Debt: 5000 Years and Counting

Location
University of Birmingham
Category
Arts and Law, Lectures Talks and Workshops, Research, Students
Dates
Friday 8th (10:00) - Saturday 9th June 2018 (15:00)
Download the date to your calendar (.ics file)

Birmingham Research Institute for History and Cultures, University of Birmingham 8–9 June, 2018

David Graeber’s book Debt: The First 5000 Years (2011) challenges historians, anthropologists and other social scientists to analyse the relationship between debt, money and human society on the broadest historical and geographical scales. Where the study of debt and money has often been confined to ‘economic history’ or technical specialisations such as numismatics, Graeber demands that we move beyond a narrow economism to ‘ask fundamental questions about what human beings and human society are or could be like’.

The goal of our conference is to pick up this challenge. We will consider what is at stake in the current moment as well as general tendencies, dynamics and lived experiences of previous cycles of credit and physical money. A public conversation that seemed to be opening up at the start of the global financial crisis but ‘never ended up taking place’ is still desperately needed. How could we help to stimulate this conversation through our own work on debt across time and space?

We invite paper proposals from scholars working on ‘debt’ within (and beyond) the disciplines of history, anthropology and other social sciences. Questions to be tackled include, but are not restricted to:

  • ‘How did we come to see all morality as debt?’ Which people and what ranges of experience have been made to disappear from accounts of ‘the economy’ in mainstream economics, history and social science? How does this distort our view of the past and present and limit our imaginations about future possibilities?
  • How do social and religious movements emerge and transform in response to issues of debt, exploitation and monetary circulation? What are the historical successes of such movements in addressing ‘the social dislocations introduced by debt’?
  • Are the logics of the market and the state mirror-images of each other? What is the relationship between free markets and capitalism, historically and in the current period?
  • How should we define capitalism? Can it be analytically separated from its history of colonial violence?
  • How should we understand the period inaugurated by the floating of the dollar in 1971? How far can it be compared to previous ‘cycles of history’? What is distinctively new about the times we are living in?
  • Why is gendered violence so central to the history of debt? Did, as Graeber argues, ‘patriarchy’ emerge as a revolt against city-based empires? How have states incorporated and provoked new forms of gendered resistance?
  • How helpful is the model of the ‘military-slavery-coinage complex’ for analysing Eurasian societies of the ‘Axial Age’, ca. 600 BCE – ca. 600 CE? How far can similar dynamics be discerned in other periods or regions?
  • What can be established about the role of debt in the Americas, and whether the cycles or mechanisms described in Eurasia were paralleled in pre-Columbian societies as well?
  • The financial apparatus of capitalism, while unique to capitalism, nonetheless emerged before wage-labour was in any way widespread, and certainly before the industrial revolution. What does this tell us about the relation of ‘infrastructure’ and ‘superstructure’ or indeed the relevance of those very terms?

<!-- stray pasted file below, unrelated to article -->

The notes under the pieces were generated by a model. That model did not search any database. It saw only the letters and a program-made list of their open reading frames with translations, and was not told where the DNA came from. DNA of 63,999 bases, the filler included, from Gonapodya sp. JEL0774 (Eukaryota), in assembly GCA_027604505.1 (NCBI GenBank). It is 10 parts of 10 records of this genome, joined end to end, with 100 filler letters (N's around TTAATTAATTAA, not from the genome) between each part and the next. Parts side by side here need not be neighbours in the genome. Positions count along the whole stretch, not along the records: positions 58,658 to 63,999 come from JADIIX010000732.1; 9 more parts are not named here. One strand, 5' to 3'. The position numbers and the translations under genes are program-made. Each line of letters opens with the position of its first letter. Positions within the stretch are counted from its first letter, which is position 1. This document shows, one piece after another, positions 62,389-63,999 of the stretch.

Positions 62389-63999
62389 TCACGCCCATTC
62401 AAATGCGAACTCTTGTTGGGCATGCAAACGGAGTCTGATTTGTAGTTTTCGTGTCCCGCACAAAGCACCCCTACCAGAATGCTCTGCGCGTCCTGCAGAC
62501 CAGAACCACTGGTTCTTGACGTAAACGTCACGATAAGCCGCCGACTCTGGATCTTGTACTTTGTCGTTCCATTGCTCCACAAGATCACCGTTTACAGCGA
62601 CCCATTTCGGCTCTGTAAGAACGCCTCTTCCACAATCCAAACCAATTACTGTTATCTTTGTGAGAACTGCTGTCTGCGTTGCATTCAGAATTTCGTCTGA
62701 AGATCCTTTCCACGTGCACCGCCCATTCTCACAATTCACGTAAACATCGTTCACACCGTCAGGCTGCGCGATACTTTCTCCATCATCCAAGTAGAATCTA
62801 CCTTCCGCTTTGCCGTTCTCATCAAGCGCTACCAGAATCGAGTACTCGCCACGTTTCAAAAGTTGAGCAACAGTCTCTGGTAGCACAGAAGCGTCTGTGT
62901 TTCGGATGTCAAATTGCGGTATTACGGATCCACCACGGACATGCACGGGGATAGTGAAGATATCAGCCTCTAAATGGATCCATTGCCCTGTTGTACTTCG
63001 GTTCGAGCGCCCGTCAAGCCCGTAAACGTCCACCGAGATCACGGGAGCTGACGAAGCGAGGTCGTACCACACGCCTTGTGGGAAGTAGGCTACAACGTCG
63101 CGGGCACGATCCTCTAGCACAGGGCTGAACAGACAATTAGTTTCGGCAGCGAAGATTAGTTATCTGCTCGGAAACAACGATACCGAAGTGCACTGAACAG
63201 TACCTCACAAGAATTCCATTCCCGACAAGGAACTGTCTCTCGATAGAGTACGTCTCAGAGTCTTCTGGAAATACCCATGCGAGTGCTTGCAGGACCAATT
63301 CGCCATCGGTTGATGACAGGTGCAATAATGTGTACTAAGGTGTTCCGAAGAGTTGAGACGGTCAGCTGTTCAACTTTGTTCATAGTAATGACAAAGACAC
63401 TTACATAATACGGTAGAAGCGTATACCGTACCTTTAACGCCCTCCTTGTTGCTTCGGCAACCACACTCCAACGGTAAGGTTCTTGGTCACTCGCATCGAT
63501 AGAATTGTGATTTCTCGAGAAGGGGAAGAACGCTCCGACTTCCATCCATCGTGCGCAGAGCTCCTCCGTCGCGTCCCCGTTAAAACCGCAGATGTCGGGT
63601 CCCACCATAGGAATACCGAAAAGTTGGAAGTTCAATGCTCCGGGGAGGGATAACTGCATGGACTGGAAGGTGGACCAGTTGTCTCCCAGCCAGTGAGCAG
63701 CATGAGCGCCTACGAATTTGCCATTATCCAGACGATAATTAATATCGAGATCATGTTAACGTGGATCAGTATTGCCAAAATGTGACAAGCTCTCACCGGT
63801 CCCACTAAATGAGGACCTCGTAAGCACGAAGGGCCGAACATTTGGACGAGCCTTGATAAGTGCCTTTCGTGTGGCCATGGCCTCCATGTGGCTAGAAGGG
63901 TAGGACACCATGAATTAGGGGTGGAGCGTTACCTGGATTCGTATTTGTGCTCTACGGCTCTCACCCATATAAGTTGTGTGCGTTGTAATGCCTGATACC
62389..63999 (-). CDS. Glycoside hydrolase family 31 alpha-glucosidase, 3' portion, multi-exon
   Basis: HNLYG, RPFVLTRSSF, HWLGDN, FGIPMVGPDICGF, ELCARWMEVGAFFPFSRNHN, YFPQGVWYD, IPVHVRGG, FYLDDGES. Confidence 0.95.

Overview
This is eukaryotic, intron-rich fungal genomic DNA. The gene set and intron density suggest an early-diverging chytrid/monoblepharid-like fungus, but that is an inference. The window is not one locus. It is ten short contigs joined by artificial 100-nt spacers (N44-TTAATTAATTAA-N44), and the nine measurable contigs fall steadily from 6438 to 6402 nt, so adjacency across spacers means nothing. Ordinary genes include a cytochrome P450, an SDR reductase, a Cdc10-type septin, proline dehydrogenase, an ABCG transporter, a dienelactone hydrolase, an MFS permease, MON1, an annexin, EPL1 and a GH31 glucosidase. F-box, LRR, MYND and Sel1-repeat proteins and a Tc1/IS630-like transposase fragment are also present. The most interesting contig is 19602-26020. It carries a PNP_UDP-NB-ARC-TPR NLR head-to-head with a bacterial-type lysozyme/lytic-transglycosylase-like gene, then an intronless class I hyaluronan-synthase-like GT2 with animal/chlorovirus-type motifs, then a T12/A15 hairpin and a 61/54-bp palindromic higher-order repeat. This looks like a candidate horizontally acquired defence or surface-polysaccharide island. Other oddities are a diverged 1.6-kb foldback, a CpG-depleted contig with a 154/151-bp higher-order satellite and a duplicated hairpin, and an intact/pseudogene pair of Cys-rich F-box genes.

• How successful are Graeber’s cycles of debt as historical periodization? What do the outliers tell us? How do Graeber’s cycles compare with other schemas, such as Marx’s ‘epochs of production’? Do Marxist accounts of the relationships between production, consumption, distribution and exchange in different historical epochs need to be revised?

For this conference, we have adopted a format inspired by the set-up of the symposium ‘Dislocating Masculinities Revisited’, organised by the anthropologists Andrea Cornwall, Frank Karioris and Nancy Lindisfarne in 2014. The main idea is to make the conference simultaneously less hierarchical, more productive and, well, more fun.

We will ask our delegates to submit papers (max. 3000 words) that can be circulated in advance. At the conference itself, we will forego the standard 20-minute presentations. Instead, our discussions will be structured through non-hierarchical groups. Each participant will be a member of two groups: one organised on the basis of chronological expertise to encourage specialist discussions on particular periods and conjunctures, the other bringing together colleagues at different stages of their careers and representing different disciplines to stimulate general comparative exchanges. Discussions in the groups will be structured around conceptual and thematic questions arising from the pre-circulated papers, not the papers themselves.

In addition to these discussions, we will have several plenary sessions in the format of the pre-arranged debates on a set of key problems for the history and theory of debt. These debates will aim at both synthesising the group-based discussions and formulating new questions. There will also be a keynote lecture by David Graeber (LSE).

To submit a paper proposal, please, send it to debt5000conference@gmail.com.  The deadline for proposal submissions is 1 November, 2017. Paper proposals should include a title, an abstract of max. 500 words, and a brief biography. The deadline for selected papers will be 1 May 2018.

We will ask our delegates to contribute a moderate fee (£30) towards the organisational costs of the conference.

The conference will take place at the Birmingham Research Institute for History and Cultures, University of Birmingham, on 8-9 June, 2018. It is organised by Ilya Afanasyev, Nicholas Evans and Nicholas Matheou.